You NEED a savings to come out here. That may seem obvious but a credit card won’t do you any good when a lot of countries are filled with cash only places. I doubled my savings from what they suggested and I’m still freaked out by how quickly it is diminishing. You have to have so much to start a life here.

Which means… you also have to know what you can spend when you start working. You can’t travel to insanely extravagant places when you’re only bringing in $1000 a month and your rent is $700. You have to have to put food on the table (I’ll be living off of pasta and oatmeal like it’s my damn job).

P.S. If you plan on saving any money when you’re out here, take that idea and smash it to smithereens with a rusty hammer. Ain’t gonna happen, honey. Not in Europe.

SO, if you aren’t prepared to budget your income and live cheap, start practicing my friend.

4. Are you scared of being alone?

If you are not one to adventure into the city by yourself or are too scared to walk the streets you live in, that is going to have to change. It is one thing to surround yourself with friends and come home at the end of the day ready to spend some time alone but it is another to surround yourself with people for the fear of being alone. Maybe that is something you want to work on and it intrigues you- in that case get your booty out here.

But just know, unless you are super friendly and not afraid to join groups like “Americans in ________” to make friends, you won’t be meeting a WHOLE lot of people out here.

I mean, you’re surrounded by thousands of humans. You just won’t have the comfort of running to your friends house at 11 p.m. because you’re having an off night. BUT that’s why FaceTime is so freaking outstanding. You can have home in your pocket.

So if being in the presence of yourself is absolutely appalling, learn to love yourself. Then come over.

5. Are you married to routines?

Bad news, mamacita. If you are married to waking up, drinking coffee, watching cartoons, working 9-5, going to yoga, cooking dinner and watching Game of Thrones before you fall into a peaceful slumber of snoozy bliss, that is not going to happen out here.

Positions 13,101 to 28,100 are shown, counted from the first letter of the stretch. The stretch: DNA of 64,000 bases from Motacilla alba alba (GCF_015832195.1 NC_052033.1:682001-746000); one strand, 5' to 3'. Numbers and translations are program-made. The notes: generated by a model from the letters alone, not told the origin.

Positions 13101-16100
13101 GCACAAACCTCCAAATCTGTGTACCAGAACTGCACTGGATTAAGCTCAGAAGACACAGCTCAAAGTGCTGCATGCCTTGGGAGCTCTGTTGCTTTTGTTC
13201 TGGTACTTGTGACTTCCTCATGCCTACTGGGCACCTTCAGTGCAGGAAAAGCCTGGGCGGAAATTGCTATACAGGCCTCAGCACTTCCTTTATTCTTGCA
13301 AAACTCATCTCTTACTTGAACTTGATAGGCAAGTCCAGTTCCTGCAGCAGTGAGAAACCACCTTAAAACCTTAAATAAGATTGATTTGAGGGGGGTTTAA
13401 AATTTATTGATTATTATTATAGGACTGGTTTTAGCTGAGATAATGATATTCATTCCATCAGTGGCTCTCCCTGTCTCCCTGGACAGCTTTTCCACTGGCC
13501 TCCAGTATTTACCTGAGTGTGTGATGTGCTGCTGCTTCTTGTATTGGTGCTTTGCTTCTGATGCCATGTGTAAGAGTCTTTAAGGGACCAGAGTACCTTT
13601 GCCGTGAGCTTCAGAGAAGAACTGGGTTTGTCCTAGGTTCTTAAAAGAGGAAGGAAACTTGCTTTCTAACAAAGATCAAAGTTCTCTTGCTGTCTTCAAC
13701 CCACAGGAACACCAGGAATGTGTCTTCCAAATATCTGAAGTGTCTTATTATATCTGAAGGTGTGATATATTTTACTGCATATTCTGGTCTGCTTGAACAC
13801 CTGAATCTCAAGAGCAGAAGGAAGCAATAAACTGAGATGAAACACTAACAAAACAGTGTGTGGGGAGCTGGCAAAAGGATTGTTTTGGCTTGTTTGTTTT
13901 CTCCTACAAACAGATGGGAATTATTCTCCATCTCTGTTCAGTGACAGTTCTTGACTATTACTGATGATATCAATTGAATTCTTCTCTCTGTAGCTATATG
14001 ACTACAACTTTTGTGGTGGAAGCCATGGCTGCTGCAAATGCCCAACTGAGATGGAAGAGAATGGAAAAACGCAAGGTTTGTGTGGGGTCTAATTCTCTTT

I’ve lesson planned until 1 a.m.,  had apartment showings at 3 p.m. between teaching, done laundry at 6 a.m. and spent 5 hours binge watching Netflix while I tried to soothe my brain from the mental stress that is learning.

A set schedule is a pretty unique thing. Each day is going to be filled with different students and schools, hobbies that I might have time for and pasta for the 8th night in a row.

You HAVE to be ready to roll with the punches. It gets tough (I cried more than once. More than twice even.) However, I know I will be just fine. I have met friends that will help me and I have a stubborn ass personality.

So if being thrown into a place of zero routine freaks you the f out, start warming up to the idea of complete chaos. 


This experience has been life changing for me. Not only will it sparkle on my resume but it has taught me so much about my own language that I never even knew (and how wrong I use it all the time). So if you’re ready to be mind blown, grow intrinsically and eat the best schnitzel of your life- move to Europe to teach English. It is an experience you will NEVER forget. 

P.S. If you’re thinking of a million reasons why you can’t- read this. I promise it’s not that out of reach.